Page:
When faced with a pandemic, speed is of the essence. Although not yet fully commissioned, the new coating plant for label adhesives has therefore been brought into service by HERMA at least in part. The decision to start up the 90-million-euro facility was prompted by a desire to implement, with immediate effect, better distancing between individual production teams. In any case, the further increased degree of automation of the new plant significantly reduces the extent of human interaction. Managing directors Sven Schneller and Dr. Thomas Baumgärtner, who also oversees the Self-adhesive Materials Division, explained that key components of the new plant have been brought into service step by step. This enabled the company at a very early stage, upon the outbreak of the coronavirus pandemic, to distribute production orders among its various facilities and thus afford its employees even better protection. According to a joint statement, “In consequence we are now operating two entirely autonomous plants. In other words, the availability of duplicated systems maintains our ability to fulfil orders, even if production needs to be suspended in one of the plants.” A favourable side-effect of the partial commissioning is the capacity provided by the new plant for absorbing production peaks. Much of the current order stream is being fuelled by the increased demand for adhesive materials that are applied to shipping labels or product labels for medicines, disinfectants and other medical products.
Same footprint as New York City
HERMA had originally intended to commission the new facility in the fourth quarter of 2019, but this plan was initially put on hold because of unforeseen building requirements relating to fire protection in particular. “The primary timetable was perhaps a little too ambitious anyway,” concedes Dr. Baumgärtner. “After all, we were consciously seeking not to create a carbon copy of the existing plant, but to incorporate a whole raft of technological innovations. Given the coronavirus situation and in view of the occasional delays affecting public buildings, we are generally satisfied with everything that has been achieved to date.” The two managing directors expect HERMA to commission the remainder of the new plant in the summer. Plant #2, as it is known, will increase HERMA’s annual self-adhesive material capacity by 50 percent, to 1.2 billion square metres. It’s a surface area that more or less corresponds to the combined footprint of Berlin and Potsdam or of New York City. In particular, however, the technical resources of the new facility pave the way for producing innovative adhesive materials. Among these are materials for shipping labels which, by dispensing entirely with a liner, are especially kind to the environment. Other examples are film labels produced largely or exclusively from recovered raw materials.
With its automated guided vehicles, the latest packing robots, and a pioneering energy policy, the new coating plant is also likely to be the most efficient of its kind worldwide. In view of its contribution to preserving resources, the energy concept is expected to deliver a major competitive advantage in the medium term. “Thanks to a special combined cooling, heat and power plant, HERMA can dramatically reduce its primary energy consumption in the new facility. While highly sophisticated from a technical perspective and giving rise to a slightly extended construction period,” comments Dr. Baumgärtner, “it enables us to generate up to one-quarter of the electricity that we consume. In addition, we use the heat produced by power generation for heating purposes in the wintertime, and during the summer we use it very efficiently to provide the energy needed for cooling.”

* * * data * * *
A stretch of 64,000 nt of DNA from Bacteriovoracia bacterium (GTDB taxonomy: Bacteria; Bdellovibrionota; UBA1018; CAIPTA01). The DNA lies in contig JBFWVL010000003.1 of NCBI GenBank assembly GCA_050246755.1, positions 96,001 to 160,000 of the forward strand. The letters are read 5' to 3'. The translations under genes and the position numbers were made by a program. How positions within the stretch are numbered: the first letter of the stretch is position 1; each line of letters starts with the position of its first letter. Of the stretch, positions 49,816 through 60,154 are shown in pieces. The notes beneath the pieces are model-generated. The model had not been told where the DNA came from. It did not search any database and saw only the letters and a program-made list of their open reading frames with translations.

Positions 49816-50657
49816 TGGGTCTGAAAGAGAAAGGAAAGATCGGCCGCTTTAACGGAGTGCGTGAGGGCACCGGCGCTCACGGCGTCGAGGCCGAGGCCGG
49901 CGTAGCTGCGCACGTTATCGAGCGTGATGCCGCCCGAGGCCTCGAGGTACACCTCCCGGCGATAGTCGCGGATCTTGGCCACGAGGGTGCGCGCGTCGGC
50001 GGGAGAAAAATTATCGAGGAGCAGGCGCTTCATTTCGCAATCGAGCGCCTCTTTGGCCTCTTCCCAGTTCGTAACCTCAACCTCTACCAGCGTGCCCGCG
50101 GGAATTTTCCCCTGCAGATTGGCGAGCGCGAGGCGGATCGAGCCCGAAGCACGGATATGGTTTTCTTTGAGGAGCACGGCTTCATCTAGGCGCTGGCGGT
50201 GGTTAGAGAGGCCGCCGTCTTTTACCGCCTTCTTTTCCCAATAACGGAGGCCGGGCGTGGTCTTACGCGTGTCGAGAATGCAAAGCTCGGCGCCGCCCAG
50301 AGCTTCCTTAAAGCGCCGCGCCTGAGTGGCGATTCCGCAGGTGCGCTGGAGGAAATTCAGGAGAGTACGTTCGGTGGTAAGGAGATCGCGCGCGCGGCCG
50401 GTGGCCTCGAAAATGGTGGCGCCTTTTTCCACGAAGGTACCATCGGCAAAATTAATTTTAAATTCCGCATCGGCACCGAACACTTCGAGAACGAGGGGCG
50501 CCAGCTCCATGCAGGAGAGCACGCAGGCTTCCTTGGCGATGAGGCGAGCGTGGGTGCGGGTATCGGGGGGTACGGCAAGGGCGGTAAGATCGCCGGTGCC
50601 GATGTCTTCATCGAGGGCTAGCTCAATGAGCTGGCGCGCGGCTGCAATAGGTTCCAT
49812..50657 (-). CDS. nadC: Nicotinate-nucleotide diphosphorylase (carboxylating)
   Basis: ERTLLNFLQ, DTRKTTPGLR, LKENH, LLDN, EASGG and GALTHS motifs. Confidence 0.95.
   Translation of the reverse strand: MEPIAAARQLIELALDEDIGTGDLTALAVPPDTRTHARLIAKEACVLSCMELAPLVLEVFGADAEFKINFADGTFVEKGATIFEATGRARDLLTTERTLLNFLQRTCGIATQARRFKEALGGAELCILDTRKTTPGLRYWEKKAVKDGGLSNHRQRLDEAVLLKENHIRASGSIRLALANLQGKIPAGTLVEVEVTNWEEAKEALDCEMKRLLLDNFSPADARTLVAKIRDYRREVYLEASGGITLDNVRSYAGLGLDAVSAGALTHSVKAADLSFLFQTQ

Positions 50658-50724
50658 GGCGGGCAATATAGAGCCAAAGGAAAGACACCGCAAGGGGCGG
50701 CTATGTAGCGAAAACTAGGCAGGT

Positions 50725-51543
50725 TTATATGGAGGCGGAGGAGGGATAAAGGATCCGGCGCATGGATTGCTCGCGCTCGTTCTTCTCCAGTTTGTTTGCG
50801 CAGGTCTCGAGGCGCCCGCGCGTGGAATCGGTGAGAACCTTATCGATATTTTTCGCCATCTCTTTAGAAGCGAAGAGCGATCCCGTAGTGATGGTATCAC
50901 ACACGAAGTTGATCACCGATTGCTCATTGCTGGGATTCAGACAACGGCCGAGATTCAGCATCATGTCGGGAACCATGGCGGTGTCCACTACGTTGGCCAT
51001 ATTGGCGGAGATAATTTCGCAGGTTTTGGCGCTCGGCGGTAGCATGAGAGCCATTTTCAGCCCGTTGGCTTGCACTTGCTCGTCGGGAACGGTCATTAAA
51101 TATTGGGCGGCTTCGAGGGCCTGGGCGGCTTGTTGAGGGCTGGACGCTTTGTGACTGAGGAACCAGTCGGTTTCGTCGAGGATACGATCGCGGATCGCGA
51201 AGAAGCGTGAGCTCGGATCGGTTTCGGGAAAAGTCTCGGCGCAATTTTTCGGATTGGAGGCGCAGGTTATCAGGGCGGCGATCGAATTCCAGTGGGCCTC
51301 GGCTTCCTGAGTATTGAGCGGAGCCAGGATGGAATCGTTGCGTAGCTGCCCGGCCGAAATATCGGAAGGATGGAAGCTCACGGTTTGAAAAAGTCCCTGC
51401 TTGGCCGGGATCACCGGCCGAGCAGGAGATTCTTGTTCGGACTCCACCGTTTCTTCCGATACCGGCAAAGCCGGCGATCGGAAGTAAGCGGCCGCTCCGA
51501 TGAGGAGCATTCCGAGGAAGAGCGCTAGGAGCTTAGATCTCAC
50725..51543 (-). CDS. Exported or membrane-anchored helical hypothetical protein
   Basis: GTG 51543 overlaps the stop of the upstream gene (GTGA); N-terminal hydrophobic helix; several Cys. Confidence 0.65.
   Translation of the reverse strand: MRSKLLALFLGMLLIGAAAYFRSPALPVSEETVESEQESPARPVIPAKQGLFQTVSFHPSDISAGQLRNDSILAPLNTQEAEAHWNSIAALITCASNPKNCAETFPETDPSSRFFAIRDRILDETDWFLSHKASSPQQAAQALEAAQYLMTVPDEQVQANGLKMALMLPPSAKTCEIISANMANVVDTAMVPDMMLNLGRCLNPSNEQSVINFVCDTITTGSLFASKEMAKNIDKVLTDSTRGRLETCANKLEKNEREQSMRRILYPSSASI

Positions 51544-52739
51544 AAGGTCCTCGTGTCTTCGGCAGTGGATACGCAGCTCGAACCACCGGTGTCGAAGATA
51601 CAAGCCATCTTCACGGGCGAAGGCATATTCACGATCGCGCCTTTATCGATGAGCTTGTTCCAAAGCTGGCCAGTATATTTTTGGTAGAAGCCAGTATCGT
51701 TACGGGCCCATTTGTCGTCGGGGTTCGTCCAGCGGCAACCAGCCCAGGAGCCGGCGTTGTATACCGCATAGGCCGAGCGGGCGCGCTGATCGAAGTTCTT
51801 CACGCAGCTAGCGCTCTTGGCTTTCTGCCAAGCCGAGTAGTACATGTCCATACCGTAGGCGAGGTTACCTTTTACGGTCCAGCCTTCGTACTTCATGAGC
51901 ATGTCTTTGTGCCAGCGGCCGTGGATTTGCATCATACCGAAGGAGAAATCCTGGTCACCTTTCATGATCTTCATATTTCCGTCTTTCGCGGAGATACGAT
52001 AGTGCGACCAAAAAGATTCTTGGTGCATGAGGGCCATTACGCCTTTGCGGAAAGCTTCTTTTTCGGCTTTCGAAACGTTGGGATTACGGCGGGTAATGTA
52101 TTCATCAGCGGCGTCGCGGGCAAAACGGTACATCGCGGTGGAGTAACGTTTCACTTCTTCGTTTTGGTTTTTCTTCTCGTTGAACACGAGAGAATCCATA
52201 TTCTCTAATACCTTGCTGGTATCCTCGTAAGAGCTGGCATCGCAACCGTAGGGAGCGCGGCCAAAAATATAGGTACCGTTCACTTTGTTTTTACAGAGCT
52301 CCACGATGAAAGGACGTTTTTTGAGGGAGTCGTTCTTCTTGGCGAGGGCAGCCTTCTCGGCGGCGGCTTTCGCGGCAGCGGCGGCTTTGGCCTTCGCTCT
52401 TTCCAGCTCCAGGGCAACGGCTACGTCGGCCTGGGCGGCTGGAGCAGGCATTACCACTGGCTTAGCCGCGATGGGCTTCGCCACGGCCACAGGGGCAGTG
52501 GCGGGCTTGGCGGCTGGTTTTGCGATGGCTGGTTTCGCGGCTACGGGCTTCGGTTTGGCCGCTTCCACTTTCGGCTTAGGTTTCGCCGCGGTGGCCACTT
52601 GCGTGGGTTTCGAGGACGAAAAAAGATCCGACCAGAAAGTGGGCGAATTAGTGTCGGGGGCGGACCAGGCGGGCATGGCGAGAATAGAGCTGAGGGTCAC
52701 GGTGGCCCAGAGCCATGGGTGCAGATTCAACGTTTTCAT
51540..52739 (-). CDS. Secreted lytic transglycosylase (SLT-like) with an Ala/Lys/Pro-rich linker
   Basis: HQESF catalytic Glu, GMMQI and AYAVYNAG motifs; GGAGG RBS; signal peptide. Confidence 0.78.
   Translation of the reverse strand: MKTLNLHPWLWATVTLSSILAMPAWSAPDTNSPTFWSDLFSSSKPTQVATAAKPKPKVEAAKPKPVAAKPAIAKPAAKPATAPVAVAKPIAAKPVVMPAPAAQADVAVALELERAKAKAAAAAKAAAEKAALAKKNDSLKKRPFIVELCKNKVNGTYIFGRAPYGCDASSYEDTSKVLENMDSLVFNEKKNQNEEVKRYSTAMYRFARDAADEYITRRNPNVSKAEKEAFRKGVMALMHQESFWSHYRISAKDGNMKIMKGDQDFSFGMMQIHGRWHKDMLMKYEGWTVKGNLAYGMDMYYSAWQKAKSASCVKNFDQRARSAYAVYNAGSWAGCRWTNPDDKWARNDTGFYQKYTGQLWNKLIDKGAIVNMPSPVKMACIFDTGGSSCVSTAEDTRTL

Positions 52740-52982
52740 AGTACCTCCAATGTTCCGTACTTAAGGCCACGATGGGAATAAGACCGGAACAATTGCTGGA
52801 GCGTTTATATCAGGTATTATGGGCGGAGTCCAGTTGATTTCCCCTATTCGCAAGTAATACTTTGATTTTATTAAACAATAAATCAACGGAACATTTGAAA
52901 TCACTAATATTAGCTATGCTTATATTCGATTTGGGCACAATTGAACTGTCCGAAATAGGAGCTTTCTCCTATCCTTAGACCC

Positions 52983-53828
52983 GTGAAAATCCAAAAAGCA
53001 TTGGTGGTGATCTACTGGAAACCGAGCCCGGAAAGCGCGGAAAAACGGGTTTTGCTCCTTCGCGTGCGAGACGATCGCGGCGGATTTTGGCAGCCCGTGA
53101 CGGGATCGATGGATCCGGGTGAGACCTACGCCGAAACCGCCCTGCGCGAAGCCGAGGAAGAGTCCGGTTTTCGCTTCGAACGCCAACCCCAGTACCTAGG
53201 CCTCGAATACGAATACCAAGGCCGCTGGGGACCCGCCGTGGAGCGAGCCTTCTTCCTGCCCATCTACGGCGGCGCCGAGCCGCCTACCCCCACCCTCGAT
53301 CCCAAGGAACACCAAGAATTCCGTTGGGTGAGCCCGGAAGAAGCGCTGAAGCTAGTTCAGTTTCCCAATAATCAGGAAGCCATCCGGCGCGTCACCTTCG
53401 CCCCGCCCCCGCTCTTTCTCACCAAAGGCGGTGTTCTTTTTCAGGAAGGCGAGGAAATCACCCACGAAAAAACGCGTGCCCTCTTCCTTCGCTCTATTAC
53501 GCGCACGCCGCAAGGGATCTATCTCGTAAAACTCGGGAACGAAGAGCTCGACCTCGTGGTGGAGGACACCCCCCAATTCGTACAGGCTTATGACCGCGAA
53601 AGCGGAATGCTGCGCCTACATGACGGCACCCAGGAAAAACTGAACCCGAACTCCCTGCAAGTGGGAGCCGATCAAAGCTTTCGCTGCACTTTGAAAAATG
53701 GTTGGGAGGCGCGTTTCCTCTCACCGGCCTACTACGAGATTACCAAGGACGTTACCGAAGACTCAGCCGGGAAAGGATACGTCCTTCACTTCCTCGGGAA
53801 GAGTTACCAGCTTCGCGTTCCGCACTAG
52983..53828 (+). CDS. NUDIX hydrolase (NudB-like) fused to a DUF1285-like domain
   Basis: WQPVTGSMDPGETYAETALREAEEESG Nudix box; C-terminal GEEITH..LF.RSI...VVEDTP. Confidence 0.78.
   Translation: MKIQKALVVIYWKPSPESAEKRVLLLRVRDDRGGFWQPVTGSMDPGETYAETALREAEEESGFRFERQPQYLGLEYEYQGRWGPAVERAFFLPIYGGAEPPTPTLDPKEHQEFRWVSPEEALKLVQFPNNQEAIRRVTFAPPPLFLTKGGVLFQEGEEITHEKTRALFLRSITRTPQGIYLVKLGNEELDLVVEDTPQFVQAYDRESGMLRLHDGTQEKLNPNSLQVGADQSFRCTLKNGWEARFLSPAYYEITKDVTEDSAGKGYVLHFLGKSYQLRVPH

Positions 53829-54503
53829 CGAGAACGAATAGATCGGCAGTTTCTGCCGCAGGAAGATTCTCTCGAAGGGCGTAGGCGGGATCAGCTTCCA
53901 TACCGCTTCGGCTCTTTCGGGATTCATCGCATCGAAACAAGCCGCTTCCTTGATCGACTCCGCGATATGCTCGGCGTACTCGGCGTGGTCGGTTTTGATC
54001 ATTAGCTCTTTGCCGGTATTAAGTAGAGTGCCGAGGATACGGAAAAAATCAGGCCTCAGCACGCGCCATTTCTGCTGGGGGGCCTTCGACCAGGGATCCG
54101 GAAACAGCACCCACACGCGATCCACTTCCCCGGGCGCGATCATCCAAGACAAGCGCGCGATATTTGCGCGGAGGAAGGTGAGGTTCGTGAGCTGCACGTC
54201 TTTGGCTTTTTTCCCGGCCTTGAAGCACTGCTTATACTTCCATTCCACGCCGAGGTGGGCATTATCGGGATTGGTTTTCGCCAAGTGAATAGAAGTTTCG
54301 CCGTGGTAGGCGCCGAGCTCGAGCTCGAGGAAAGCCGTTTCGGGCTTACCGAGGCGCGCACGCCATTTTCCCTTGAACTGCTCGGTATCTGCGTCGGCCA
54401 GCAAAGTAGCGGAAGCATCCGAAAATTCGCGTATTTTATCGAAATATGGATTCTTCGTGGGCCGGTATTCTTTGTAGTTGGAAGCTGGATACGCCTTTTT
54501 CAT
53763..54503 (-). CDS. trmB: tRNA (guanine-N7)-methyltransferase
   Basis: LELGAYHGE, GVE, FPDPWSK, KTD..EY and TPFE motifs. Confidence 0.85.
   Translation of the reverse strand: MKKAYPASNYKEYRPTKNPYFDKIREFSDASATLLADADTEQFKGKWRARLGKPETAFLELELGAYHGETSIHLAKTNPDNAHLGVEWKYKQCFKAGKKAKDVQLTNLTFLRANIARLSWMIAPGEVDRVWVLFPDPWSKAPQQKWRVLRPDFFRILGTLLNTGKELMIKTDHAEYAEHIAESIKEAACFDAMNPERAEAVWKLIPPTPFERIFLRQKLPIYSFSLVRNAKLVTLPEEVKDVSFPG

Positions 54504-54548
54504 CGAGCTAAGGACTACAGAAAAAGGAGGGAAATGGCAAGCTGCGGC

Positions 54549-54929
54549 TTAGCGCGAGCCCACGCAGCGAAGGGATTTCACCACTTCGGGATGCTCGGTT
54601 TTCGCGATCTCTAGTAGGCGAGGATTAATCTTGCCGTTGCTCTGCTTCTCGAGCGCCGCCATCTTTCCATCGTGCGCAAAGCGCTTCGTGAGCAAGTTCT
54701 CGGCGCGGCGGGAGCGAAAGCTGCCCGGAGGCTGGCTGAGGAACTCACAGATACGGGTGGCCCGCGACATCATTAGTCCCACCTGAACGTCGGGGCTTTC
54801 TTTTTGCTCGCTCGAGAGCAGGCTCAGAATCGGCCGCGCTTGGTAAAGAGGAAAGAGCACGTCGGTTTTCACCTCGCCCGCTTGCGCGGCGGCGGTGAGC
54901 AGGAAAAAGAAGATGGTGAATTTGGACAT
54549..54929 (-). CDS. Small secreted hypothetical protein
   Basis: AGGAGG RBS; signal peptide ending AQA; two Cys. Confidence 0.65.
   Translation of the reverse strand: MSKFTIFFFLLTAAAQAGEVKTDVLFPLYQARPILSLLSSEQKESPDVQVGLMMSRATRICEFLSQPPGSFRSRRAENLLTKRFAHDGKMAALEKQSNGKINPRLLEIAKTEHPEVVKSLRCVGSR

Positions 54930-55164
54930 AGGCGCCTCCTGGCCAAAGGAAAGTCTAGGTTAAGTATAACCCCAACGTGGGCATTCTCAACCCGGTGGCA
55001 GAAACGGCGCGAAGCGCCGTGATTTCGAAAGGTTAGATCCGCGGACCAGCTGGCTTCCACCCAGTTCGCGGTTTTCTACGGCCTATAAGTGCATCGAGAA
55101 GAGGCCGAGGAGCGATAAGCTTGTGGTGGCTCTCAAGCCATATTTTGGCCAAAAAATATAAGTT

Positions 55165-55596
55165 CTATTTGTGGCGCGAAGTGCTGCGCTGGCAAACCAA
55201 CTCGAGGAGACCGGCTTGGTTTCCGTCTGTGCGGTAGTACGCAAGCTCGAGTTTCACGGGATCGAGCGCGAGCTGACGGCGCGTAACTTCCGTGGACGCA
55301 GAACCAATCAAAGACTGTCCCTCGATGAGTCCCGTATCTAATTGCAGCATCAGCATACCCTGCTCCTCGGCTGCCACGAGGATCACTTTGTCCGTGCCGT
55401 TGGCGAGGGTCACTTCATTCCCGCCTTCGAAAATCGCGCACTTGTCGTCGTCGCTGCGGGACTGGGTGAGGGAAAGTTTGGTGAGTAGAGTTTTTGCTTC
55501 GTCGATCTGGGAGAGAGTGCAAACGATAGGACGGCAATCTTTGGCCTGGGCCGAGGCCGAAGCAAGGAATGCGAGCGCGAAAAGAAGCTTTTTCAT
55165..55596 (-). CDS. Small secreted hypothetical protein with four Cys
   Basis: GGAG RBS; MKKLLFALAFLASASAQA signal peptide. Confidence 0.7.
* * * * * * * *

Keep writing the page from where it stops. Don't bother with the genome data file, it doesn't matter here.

Embracing automated transport
Since HERMA manufactures exclusively in Germany, highly automated production and logistics processes are seen as vital. Especially conspicuous are the rolls of paper, film or coated label stock – which can be as much as two metres wide and weigh almost five tonnes – automatically navigating their way around the plant. The AGVs carrying the rolls are being deployed here for the first time in the industry. The driverless fleet consists of ten vehicles which, when loaded, are roughly the size of a large commercial van. A further plus point concerns the packaging equipment. The existing coating plant is equipped only with linear packaging lines, which process one job after another. In contrast, each of the two robots in the new plant #2 handles five jobs at a time. “They make us much more flexible and faster as well,” insists Dr. Baumgärtner. If necessary, HERMA can even install a third robot with five additional packing stations. Resources like these also give managing director Sven Schneller cause to look to the future, “Plant #2 enables HERMA to safeguard its growth trajectory for the next eight or nine years. The new site offers a variety of options for further expansion as well.”